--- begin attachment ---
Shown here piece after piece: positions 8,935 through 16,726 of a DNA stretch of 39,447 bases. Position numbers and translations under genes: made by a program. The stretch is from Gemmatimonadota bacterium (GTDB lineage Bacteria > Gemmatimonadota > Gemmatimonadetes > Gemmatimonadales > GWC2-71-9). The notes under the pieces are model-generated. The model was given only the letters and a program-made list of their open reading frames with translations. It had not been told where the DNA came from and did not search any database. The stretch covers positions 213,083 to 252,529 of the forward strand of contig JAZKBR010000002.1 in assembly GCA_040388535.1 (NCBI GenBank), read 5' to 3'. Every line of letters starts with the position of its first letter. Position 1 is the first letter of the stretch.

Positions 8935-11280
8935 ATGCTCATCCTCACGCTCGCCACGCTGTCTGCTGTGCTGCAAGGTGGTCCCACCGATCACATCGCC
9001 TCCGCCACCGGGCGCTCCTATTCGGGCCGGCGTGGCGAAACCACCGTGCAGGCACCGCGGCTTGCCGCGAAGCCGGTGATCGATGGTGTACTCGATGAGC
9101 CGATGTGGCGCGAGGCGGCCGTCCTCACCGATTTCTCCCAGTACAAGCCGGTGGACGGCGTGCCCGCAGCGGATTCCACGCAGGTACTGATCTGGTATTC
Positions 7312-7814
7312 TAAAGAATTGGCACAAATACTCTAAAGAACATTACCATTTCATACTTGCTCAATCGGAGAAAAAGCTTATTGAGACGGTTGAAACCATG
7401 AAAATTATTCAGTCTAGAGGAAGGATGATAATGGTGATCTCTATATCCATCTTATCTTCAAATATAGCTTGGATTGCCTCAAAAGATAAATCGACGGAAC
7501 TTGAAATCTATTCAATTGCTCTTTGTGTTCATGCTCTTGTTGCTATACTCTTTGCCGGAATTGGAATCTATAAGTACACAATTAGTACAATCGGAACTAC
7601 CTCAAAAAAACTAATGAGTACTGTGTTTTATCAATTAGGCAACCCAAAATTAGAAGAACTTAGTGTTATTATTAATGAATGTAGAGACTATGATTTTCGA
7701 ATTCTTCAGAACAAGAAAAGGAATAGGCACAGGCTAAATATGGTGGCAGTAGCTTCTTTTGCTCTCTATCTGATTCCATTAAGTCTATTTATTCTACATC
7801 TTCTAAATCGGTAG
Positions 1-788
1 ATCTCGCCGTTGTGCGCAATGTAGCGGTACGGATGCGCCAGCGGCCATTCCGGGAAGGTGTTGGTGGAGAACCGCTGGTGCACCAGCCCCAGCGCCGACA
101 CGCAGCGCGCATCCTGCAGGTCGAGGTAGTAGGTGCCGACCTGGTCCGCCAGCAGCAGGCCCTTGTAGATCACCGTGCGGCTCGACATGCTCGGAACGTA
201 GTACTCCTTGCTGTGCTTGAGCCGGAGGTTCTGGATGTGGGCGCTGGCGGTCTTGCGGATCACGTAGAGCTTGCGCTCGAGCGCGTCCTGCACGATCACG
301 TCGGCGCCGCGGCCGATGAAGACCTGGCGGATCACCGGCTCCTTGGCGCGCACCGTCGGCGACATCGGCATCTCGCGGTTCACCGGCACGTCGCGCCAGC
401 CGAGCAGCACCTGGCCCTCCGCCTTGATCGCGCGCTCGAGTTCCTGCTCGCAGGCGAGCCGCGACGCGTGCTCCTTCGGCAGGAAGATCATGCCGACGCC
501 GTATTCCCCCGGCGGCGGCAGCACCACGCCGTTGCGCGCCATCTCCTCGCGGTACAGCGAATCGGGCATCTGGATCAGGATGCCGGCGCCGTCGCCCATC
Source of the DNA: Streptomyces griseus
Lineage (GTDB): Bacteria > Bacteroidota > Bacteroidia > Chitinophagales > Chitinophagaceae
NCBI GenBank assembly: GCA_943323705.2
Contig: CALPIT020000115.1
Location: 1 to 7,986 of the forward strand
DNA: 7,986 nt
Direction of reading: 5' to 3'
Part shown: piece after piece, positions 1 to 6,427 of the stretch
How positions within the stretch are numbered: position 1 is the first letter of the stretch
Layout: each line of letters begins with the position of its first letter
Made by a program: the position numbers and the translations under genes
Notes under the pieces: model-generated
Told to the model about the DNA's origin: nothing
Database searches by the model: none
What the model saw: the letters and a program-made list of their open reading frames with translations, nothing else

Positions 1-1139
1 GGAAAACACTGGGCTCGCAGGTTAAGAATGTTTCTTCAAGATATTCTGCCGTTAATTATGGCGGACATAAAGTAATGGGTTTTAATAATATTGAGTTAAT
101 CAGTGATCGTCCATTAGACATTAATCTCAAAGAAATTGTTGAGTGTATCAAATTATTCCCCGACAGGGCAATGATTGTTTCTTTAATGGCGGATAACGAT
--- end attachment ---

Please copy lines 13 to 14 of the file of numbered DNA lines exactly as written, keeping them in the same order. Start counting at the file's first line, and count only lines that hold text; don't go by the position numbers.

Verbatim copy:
Positions 1-788
1 ATCTCGCCGTTGTGCGCAATGTAGCGGTACGGATGCGCCAGCGGCCATTCCGGGAAGGTGTTGGTGGAGAACCGCTGGTGCACCAGCCCCAGCGCCGACA